This is a collection of fictional products and services made in the context of a workshop with IASS . Inspired by the work of Yukiyasu Kamitani on AI and deep brain imaging, which can be grossly summed up as a Shazaam for the brain of sorts, these artefacts and services depict a future in which dreams and neural activity during sleep has been commodified.
Press Clipping in Diegesis: 'Making the Most Sleep'
The collaboration between Danish start-up Swefn and members from Yukiyasu Kamitani's brain imagery laboratory at Kyoto University, 'Dreamscapes' is at the forefront of research in dream printing. The company released its first prototype last year: a unique MRI scanner small and silent enough to fit into a lintel over a bed, and announced it would hit the market in the second half of next year. Dreamscapes promises an easy way to make the most of one's dreams. After training the pattern-recognition AI, biosignals emitted by the brain are captured during a user's sleep and transformed into a digital media archive of any neural activity which can be explored after waking up — a sort of 3D dream viewer. These dream media can be manipulated and curated during a pre-sleep session of suggestive exercises, generated to match desired topics with varying accuracy depending on the person. A premium 'Material Package' lets users export isolated dream elements as well as entire timelines into a format printable at home, at the local copyshop, or through a dedicated service Swefn is planning to establish. All-in-all, this service has already encountered significant success among beta-testers who were delighted to revisit their dreams, find lost passwords, explore traumas they weren't aware of, and for some, to even fine-tune their sleeping habits toward a gain of productivity. The company says they will also offer a freemium service sponsored by Alphabet-owned pilot project Pulsar, which will in return be granted suggestive advertising rights into a user's dreamscape, with some restrictions however: ads can be broadcasted only during the last fifteen minutes before the alarm clock, thus only acting on short-term memory. The ads are broadcast through 'dream induction', a relatively simple process using subliminal, low-frequency waves of encoded sound as well as video messages; a process originating in 'Presomnic Image Permanence Training' to trigger lucid dreams. The Guinness book of World Records has already expressed interest in opening a 'dream category' anticipating that, once accurately observable, sleeping would be a new frontier for contestants to achieve things yet unattainable by the physical self.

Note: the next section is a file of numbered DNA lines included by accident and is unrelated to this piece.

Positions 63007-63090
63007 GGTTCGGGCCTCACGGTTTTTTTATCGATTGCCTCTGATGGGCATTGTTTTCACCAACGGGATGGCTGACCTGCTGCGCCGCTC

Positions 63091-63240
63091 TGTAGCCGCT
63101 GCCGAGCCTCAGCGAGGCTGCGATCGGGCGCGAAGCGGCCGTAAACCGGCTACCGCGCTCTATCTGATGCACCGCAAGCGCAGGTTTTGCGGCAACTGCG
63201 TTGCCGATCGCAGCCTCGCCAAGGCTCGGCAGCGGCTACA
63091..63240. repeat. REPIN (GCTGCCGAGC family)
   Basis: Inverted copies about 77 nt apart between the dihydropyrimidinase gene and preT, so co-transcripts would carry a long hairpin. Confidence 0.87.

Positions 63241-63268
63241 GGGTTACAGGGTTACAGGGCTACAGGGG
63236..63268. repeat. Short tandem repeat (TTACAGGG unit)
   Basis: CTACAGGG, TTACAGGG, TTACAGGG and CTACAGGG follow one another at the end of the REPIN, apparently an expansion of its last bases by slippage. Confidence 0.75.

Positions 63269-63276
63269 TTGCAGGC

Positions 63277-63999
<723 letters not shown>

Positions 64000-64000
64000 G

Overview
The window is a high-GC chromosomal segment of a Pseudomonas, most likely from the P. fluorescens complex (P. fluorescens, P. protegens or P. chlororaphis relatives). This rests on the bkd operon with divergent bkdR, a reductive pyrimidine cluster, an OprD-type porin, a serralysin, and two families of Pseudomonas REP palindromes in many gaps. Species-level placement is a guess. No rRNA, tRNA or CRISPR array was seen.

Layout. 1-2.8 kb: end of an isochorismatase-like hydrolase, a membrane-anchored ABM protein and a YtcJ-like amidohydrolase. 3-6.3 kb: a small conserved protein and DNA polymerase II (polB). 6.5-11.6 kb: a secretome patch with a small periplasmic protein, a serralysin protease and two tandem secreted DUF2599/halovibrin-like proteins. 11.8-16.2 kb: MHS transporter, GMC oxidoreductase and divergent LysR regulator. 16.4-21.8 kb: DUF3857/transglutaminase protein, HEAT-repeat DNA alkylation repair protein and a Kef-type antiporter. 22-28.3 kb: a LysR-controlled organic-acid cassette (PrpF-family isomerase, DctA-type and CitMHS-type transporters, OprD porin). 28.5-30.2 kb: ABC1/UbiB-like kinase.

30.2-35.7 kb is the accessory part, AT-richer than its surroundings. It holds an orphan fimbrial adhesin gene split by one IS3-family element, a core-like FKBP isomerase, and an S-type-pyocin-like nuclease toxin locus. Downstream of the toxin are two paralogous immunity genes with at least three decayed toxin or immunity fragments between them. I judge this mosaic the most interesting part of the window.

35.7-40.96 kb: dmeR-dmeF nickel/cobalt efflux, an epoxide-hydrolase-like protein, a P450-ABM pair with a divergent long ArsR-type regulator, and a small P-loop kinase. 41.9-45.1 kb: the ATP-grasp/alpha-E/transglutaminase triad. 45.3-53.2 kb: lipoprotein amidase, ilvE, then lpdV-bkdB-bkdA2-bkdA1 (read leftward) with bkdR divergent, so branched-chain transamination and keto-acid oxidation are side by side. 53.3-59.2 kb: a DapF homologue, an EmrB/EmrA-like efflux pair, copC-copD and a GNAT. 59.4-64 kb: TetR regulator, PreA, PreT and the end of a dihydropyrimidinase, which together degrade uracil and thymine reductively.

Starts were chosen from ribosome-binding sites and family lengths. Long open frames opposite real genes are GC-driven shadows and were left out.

The technology behind Swefn's Dreamscapes is, in essence, the same that enabled ground-braking sensory experiments just two years prior to this venture, where biohackers were able to exchange their sensory input among each other, a process that culminated with the sensory recording of artist Byron Sanders' death, made "feelable" to all as an open-source data set. The experiments would be far from over though, as the French FIAC (Inernational Fund for Contemporary Art) would soon confirm a collaboration with the European Space Agency to launch the first Deep Space Sensing probe, a device no bigger than a poodle packed with sensors. The 'Spacesense' now lets people physically feel space—smell, sound, and gravitational pulls included. The device, it is thought, might help in new therapies against anxiety, ADHD, and post-traumatic stress disorders.
Decoding the Visual and Subjective Contents of the Human Brain, by Yukiyasu Kamitani & Frank Tong, 2005